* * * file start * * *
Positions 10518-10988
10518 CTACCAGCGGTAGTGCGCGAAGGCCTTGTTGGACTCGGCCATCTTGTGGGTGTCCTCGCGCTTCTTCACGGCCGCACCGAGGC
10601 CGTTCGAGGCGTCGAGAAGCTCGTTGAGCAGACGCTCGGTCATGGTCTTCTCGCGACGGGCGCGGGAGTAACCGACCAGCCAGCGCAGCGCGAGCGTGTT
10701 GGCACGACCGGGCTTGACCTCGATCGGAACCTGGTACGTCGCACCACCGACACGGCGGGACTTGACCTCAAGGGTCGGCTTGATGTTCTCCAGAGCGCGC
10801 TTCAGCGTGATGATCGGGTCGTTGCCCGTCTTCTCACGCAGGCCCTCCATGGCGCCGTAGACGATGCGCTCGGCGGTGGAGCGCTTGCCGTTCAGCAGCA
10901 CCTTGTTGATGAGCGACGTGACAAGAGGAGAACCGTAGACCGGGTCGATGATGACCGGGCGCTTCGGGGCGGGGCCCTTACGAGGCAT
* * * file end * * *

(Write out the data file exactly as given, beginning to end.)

Positions 10518-10988
10518 CTACCAGCGGTAGTGCGCGAAGGCCTTGTTGGACTCGGCCATCTTGTGGGTGTCCTCGCGCTTCTTCACGGCCGCACCGAGGC
10601 CGTTCGAGGCGTCGAGAAGCTCGTTGAGCAGACGCTCGGTCATGGTCTTCTCGCGACGGGCGCGGGAGTAACCGACCAGCCAGCGCAGCGCGAGCGTGTT
10701 GGCACGACCGGGCTTGACCTCGATCGGAACCTGGTACGTCGCACCACCGACACGGCGGGACTTGACCTCAAGGGTCGGCTTGATGTTCTCCAGAGCGCGC
10801 TTCAGCGTGATGATCGGGTCGTTGCCCGTCTTCTCACGCAGGCCCTCCATGGCGCCGTAGACGATGCGCTCGGCGGTGGAGCGCTTGCCGTTCAGCAGCA
10901 CCTTGTTGATGAGCGACGTGACAAGAGGAGAACCGTAGACCGGGTCGATGATGACCGGGCGCTTCGGGGCGGGGCCCTTACGAGGCAT